“Bhutto, 54, had hoped the huge popular following she enjoyed among the Pakistani poor would propel her to power for the third time as prime minister in an election meant to stabilise a country racked by Islamist violence.
But as she left the rally, where she spoke of threats to her life, she stood up to wave to supporters from the sun-roof of her bullet-proof vehicle. The attacker fired shots at her before blowing himself up, police and witnesses said. She was pronounced dead in hospital in Rawalpindi…” (Kamran Haider, “Bhutto assassination plunges Pakistan into turmoil,”
(Reuters UK, Dec 28, 2007)
Once again, evil triumphs. Once again there seems to be nothing that we can do to stop the forces of death and destruction.
I watched the news report of Bhutto’s assassination and felt the fatigue of a long, hard year. I thought that at least in death, Bhutto no longer has to carry the burdens of this life. (Whatever new burdens, if any, she now carries in the next, God knows.) Sometimes, when you are very tired, death looks attractive.
Fatigue comes in many forms. Physical and emotional fatigue are real enough. But the real killer is the fatigue that comes from continuing to choose the side of the angels when daily it seems that the devils have the day. While there seems little chance that we will switch sides and line up with Lucifer, the thought does come “Why bother?”
Which is why I am really glad I took along John Goldingay’s Walk On (Grand Rapids, MI: Baker, 2002) on my recent trip to Melbourne. In the introduction, Goldingay says that Psalm 73 was one of the passages of Scripture that helped sustain him when he discovered that his wife to be, Ann, had multiple sclerosis. And Psalm 73 was precisely what I needed as I come to the close of a very demanding year.
In the Psalm, the psalmist also struggles with the “why bother” question. Why bother struggling to be faithful to God when all you get are problems while those who thumb their noses at God prosper and are seemingly untouched by the vicissitudes of life.
V. 6-8 seem particularly apt in describing the proud and the violent who arrogantly push their agendas at will, both in the Psalmist’s day and in ours.
“Therefore pride is their necklace; they clothe themselves with violence. >From their callous hearts comes iniquity; the evil conceits of their minds know no limits. They scoff, and speak with malice; with arrogance they threaten oppression. ” (TNIV)
The Psalmist’s “ah-ha” moment comes when he enters the temple.
“When I tried to understand all this, it troubled me deeply till I entered the sanctuary of God; then I understood their final destiny. ”
(V. 16 and 17 TNIV)
In the temple the Psalmist sees things from a divine perspective and often that is a long term perspective. He realises that the prosperity of the evil is merely temporary and therefore illusory. The fate of those who turn their backs on God is judgement, sure and final. But those who are true to God have God Himself as their reward both now and for eternity. God and His purposes will triumph.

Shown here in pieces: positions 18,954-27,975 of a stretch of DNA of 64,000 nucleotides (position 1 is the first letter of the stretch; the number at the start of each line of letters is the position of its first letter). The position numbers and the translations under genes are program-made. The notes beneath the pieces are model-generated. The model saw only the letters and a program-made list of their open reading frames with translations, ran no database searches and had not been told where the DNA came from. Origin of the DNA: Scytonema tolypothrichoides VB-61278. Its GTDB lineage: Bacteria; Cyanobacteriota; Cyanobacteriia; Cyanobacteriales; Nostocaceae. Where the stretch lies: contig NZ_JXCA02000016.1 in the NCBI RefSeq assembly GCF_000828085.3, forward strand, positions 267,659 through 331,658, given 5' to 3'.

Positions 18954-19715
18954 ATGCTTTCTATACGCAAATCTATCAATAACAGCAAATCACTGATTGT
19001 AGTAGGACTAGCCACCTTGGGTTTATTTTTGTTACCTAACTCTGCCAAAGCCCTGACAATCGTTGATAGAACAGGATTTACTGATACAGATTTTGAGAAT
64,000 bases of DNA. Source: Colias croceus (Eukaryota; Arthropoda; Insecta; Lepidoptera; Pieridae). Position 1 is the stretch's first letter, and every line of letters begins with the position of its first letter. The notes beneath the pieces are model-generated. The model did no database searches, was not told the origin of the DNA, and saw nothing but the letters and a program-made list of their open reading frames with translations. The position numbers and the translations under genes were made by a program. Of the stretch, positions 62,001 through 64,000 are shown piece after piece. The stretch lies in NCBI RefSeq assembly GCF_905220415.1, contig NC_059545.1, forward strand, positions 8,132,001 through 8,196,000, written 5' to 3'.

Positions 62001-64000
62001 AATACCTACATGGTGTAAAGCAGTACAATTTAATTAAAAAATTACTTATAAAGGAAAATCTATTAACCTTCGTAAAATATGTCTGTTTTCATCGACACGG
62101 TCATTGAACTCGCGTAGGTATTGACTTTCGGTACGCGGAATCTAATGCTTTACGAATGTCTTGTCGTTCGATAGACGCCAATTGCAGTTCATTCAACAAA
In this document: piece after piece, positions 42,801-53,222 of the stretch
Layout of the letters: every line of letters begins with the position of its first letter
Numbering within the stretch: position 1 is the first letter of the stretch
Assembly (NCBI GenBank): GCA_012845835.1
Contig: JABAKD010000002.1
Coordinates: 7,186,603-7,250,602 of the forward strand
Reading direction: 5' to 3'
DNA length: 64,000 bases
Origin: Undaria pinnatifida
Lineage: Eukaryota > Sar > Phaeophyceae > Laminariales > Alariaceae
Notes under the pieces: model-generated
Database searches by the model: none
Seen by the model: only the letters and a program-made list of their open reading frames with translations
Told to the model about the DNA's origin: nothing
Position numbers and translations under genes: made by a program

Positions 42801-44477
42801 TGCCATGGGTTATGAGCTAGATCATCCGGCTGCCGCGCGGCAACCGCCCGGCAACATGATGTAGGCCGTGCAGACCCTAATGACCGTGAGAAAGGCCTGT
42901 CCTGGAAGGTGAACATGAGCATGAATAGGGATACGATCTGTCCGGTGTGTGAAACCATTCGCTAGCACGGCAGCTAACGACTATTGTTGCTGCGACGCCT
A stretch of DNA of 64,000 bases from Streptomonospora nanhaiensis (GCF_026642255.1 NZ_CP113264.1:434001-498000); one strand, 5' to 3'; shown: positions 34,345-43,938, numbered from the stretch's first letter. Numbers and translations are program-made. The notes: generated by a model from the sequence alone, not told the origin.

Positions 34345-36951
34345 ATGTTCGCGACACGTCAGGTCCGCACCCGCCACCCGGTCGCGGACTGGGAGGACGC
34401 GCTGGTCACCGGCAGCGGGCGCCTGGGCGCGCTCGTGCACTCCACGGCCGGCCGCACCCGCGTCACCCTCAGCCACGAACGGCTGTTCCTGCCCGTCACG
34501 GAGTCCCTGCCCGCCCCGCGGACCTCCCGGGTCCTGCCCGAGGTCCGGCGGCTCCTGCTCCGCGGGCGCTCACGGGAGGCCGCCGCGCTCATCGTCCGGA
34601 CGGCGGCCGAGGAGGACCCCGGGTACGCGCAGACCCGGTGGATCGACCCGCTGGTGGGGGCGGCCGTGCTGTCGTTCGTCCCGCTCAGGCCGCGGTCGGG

In football (soccer) parlance, our team is going to win in the end. That is a given. So we will not be shaken even though the enemy team seems to be on top at half time. It is the final score that counts.
In our time of confusion, we need to follow the Psalmist as he goes to the sanctuary. Like the Psalmist we need to see history from a divine and long term perspective. Only then can we find the strength to carry on. Only then will we find the motivation to “hold up our candles of light instead of cursing the darkness.” Only then will we be able to obey God’s injunctions in Romans 12: 17-21:
“Do not repay anyone evil for evil. Be careful to do what is right in the eyes of everyone. If it is possible, as far as it depends on you, live at peace with everyone. Do not take revenge, my dear friends, but leave room for God’s wrath, for it is written: It is mine to avenge; I will repay,’ says the Lord. On the contrary: If your enemy is hungry, feed him; if he is thirsty, give him something to drink. In doing this, you will heap burning coals on his head.’ Do not be overcome by evil, but overcome evil with good.”
Goldingay points to verses 23-26 as particularly comforting to him in his moment of crisis (p.10). I found the same verses particularly apt as I face a new year.
“Yet I am always with you;
you hold me by my right hand.
You guide me with your counsel,
and afterward you will take me into glory.
Whom have I in heaven but you?
And earth has nothing I desire besides you.
My flesh and my heart may fail,
but God is the strength of my heart
and my portion forever. ”
I do not know what 2008 will bring. But I do know that whatever happens, God will be there. He will guide me with His counsel (if I maintain a teachable heart). And if 2008 is the year the Lord chooses to take me home, He will take me into glory.
Indeed “my flesh and my heart may fail” but “God is the strength of my heart and my portion forever.” And that is all I need to know.